09/21/2017, 14.06
VIETNAM
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Hoàng Mai, Catholic activist Nguyễn Văn Oai convicted again

Nonviolent protests took place in front of the court. This is the second time the activist is imprisoned for his pro-democracy activities. The activist is one of the 14 young Christians arrested by the government in 2011. Local Catholics show their support in Vinh diocese. “People have become braver, more aware to protect the 'righteous',” says local Catholic.

Nghệ An (AsiaNews) – The People's Court in Hoàng Mai, Nghệ An's province, convicted Nguyễn Văn Oai, a Catholic blogger and former political prisoner, to five years in jail and four years house arrest for resisting public officials and violating his probation.

On 19 January, plainclothes police attacked the activist and took him into custody, then accused him of resisting “persons on duty” and violating the terms of a house arrest order he received in 2015 because of a previous conviction for pro-democracy activity.

Nguyễn Văn Oai, 36, was part of a group of 14 young Catholics and Protestants arrested by Vietnamese authorities in 2011 during a raid against human rights activists linked to religious groups and organisations, environmental movements and anti-Chinese patriots.

In 2013, the activist was sentenced to four years in prison along with Paulus Le Van Son, a well-known Catholic blogger, for trying to "overthrow the legitimate government".

Despite the conviction, he continued his human rights activities, exposing the injustices of local authorities, and leading protests against heavy taxation, which weigh heavily on people.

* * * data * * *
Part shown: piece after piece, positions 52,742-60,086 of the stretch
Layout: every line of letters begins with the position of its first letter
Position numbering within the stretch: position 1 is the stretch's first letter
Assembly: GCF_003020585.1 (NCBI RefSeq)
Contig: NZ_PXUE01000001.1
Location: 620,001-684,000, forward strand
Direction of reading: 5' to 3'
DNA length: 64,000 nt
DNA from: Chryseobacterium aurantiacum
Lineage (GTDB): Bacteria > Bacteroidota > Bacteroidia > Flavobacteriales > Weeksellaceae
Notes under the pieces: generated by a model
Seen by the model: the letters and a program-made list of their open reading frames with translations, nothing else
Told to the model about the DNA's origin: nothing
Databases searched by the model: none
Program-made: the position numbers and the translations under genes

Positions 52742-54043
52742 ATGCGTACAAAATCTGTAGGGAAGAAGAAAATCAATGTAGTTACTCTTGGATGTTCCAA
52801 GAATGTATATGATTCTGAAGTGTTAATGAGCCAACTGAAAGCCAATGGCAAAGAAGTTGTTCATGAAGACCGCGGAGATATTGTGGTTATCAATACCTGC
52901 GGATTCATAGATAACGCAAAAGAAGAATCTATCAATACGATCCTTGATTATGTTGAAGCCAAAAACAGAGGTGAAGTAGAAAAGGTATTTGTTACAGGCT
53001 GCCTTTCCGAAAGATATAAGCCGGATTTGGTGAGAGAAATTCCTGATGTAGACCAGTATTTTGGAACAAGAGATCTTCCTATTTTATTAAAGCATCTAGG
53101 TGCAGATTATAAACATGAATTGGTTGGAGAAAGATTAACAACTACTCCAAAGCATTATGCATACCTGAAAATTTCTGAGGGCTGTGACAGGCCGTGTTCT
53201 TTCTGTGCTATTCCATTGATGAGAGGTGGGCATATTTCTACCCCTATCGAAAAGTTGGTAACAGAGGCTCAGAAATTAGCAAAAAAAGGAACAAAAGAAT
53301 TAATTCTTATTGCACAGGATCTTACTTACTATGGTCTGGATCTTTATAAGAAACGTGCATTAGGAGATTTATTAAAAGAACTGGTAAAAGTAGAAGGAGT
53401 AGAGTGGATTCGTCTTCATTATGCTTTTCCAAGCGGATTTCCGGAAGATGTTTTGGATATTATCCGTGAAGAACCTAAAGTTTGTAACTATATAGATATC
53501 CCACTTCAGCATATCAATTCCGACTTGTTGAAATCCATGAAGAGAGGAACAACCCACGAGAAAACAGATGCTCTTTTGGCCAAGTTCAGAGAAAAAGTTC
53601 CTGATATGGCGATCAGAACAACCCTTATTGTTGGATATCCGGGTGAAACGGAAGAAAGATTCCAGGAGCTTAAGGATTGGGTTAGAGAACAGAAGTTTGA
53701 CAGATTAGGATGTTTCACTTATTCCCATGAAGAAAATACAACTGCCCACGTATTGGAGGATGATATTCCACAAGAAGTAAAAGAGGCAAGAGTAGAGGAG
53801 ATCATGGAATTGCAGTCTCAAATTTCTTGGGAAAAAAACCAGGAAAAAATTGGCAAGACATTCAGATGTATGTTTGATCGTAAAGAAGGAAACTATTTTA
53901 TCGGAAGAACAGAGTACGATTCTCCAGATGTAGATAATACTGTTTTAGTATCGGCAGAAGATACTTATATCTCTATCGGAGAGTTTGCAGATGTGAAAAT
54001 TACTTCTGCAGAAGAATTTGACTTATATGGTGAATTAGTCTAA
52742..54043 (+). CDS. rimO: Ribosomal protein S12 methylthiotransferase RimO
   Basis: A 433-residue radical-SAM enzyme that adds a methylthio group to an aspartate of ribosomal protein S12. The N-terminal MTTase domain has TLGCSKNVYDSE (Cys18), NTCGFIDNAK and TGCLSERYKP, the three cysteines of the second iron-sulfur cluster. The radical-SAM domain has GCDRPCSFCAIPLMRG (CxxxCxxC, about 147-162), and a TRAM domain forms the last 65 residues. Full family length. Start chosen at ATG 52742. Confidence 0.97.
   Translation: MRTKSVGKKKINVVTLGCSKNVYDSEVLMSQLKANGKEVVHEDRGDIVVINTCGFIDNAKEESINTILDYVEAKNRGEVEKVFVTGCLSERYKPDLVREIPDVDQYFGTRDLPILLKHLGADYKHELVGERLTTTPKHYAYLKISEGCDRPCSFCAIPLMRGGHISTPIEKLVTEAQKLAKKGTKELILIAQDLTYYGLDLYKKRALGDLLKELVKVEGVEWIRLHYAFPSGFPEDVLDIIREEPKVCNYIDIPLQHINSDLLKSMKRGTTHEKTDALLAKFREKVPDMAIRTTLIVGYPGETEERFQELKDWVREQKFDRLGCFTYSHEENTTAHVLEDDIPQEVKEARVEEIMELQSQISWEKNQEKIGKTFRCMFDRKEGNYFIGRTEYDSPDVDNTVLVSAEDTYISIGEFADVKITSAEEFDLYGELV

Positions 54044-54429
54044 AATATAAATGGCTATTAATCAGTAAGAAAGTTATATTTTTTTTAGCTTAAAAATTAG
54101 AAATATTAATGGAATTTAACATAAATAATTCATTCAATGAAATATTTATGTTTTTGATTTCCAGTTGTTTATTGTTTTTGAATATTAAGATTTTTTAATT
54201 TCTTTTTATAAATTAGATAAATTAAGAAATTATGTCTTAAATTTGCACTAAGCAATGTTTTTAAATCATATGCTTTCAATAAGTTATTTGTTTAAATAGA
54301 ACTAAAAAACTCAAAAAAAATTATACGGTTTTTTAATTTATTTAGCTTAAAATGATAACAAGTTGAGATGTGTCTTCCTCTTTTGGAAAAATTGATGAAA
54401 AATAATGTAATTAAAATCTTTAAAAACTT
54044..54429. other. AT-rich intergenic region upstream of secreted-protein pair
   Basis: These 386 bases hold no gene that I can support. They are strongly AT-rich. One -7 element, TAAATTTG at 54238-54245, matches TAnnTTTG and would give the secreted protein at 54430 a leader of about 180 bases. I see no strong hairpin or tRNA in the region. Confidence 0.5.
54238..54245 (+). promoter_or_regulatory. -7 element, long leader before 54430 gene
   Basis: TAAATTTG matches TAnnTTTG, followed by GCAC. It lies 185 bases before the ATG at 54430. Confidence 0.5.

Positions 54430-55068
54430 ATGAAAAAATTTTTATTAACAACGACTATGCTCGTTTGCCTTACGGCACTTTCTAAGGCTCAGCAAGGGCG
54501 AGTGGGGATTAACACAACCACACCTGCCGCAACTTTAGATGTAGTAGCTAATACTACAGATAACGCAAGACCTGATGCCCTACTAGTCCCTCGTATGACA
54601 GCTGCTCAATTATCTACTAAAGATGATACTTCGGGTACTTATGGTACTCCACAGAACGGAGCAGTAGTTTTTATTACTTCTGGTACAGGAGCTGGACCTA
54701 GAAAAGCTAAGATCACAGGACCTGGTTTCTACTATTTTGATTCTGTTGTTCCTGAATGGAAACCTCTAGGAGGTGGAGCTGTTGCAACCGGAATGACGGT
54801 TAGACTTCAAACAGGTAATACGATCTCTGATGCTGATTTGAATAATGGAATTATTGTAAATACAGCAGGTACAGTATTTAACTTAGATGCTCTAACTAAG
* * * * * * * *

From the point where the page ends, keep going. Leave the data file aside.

He also backed the residents of Vietnam’s central provinces in their fight for compensation from Formosa Ha Tinh Steel Corporation, an affiliate of the Formosa Plastics Corp, which caused Vietnam’s worst environmental disaster.

In January, when Nguyễn Văn Oai, Catholics in Xuân An, Hiền Môn, Song Ngọc and ten other parishes in Vinh diocese celebrated a Mass to show their support. During the service, they also lit many candles as a token of prayer.

On Monday, the day of the court decision, many people, Catholics and others from the local diocese and other provinces, gathered in front of the courthouse in Hoàng Mai.

Although they were prevented from entering the building, they protested in a peaceful way, calling for the release of the activist and other prisoners of conscience.

"The number of people going to the court increased steadily,” a local Catholic, present at the event, told AsiaNews. “People have become braver,” he added, “more aware of protecting the 'righteous'. They resent unjust verdicts and honour prisoners of conscience."

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